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Lancet. 2006 Mar 11;367(9513):839-46.

Azathioprine dosed by thiopurine methyltransferase activity for moderate-to-severe atopic eczema: a double-blind, randomised controlled trial.

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  • 1School of Clinical and Laboratory Sciences (Dermatological Sciences), University of Newcastle upon Tyne, UK.



Atopic eczema affects 1-2% of adults, and can cause considerable morbidity. We aimed to assess the safety and efficacy of azathioprine as systemic monotherapy for moderate-to-severe atopic eczema, and the therapeutic importance of the thiopurine methyltransferase (TPMT) polymorphism (a key determinant of azathioprine-induced myelotoxicity) by using TPMT enzyme activity to establish azathioprine dose.


We did a parallel-group, double-blind, placebo-controlled trial in an outpatient setting. Minimisation was used to assign 63 patients with active disease despite optimum topical therapy to treatment with azathioprine (n=42) or placebo (n=21) for 12 weeks. As maintenance treatment, patients with heterozygous range TPMT activity received azathioprine 1.0 mg/kg daily, compared with 2.5 mg/kg daily in patients with normal TPMT activity. For the first 4 weeks, all participants received lower azathioprine doses (0.5 and 1.0 mg/kg daily, respectively) to reduce gastrointestinal side-effects. The primary measure of clinical response was disease activity assessed by the SASSAD (six area six sign atopic dermatitis) score. Analysis was by intention-to-treat. This study is registered as an International Standard Randomised Controlled Trial, number ISRCTN58943280.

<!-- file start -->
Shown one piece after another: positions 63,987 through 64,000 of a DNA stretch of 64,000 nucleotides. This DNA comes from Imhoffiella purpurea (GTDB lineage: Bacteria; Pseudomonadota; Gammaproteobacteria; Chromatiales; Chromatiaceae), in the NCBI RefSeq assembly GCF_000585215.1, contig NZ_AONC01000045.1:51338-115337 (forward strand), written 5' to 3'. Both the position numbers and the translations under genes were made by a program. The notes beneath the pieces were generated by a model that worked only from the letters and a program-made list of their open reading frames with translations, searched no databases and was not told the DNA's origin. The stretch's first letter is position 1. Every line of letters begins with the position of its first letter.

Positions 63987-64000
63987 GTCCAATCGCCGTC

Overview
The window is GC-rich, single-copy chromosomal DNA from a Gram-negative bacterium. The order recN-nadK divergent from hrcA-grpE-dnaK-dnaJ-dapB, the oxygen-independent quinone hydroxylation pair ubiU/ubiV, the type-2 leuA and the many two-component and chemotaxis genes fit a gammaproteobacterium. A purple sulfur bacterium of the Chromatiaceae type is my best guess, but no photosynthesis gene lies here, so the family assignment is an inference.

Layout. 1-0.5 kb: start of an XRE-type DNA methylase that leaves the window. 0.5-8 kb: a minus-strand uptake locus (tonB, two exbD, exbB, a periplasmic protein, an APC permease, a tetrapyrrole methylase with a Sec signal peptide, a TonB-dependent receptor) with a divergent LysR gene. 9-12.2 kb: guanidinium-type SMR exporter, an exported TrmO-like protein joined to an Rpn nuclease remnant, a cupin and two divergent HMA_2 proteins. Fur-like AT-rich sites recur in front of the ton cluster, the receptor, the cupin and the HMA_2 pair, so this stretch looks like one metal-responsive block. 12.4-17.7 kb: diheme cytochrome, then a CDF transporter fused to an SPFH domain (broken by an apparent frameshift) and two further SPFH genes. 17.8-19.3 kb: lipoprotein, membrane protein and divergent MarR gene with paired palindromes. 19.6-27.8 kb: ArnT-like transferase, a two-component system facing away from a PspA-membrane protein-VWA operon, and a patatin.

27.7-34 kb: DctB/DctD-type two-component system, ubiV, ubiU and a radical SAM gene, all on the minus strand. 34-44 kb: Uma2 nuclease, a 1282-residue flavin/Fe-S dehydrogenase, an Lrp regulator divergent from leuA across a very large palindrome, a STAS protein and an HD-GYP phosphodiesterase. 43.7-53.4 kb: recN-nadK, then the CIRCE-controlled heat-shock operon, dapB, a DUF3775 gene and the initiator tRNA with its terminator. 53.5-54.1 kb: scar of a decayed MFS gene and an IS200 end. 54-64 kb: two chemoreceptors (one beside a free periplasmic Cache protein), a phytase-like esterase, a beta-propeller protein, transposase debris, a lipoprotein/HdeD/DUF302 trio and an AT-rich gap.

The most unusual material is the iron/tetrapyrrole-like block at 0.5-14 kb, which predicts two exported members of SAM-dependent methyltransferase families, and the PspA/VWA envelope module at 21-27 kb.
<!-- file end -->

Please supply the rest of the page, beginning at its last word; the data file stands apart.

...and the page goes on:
54 (86%) participants completed the study; two (3%) withdrew from the placebo group and seven (11%) from the azathioprine group. At week 12, there was a 37% (12.0 unit) improvement in mean disease activity with azathioprine compared with a 20% (6.6 unit) improvement with placebo (17% [5.4 unit] difference, 95% CI 4.3-29%). This finding was accompanied by significant improvements in patient-reported itch, area of involvement, global assessment, and quality of life. Between participants there was a wide variation in response to the drug. Generally, azathioprine was well tolerated, although two individuals developed drug hypersensitivity. Participants with heterozygous range TPMT activity responded to azathioprine in similar proportions to other participants, but none developed bone-marrow toxicity. TPMT-based dosing seemed to reduce predicted toxicity, and drug efficacy was maintained.


Treatment with azathioprine as systemic monotherapy produces clinically relevant improvement in moderate-to-severe atopic eczema that remains active despite optimum therapy with topical corticosteriods. We believe the study of azathioprine as systemic monotherapy for atopic eczema has major advantages, which should allow clarification of the relation between azathioprine effectiveness and metabolite profiles in other inflammatory diseases.

[PubMed - indexed for MEDLINE]
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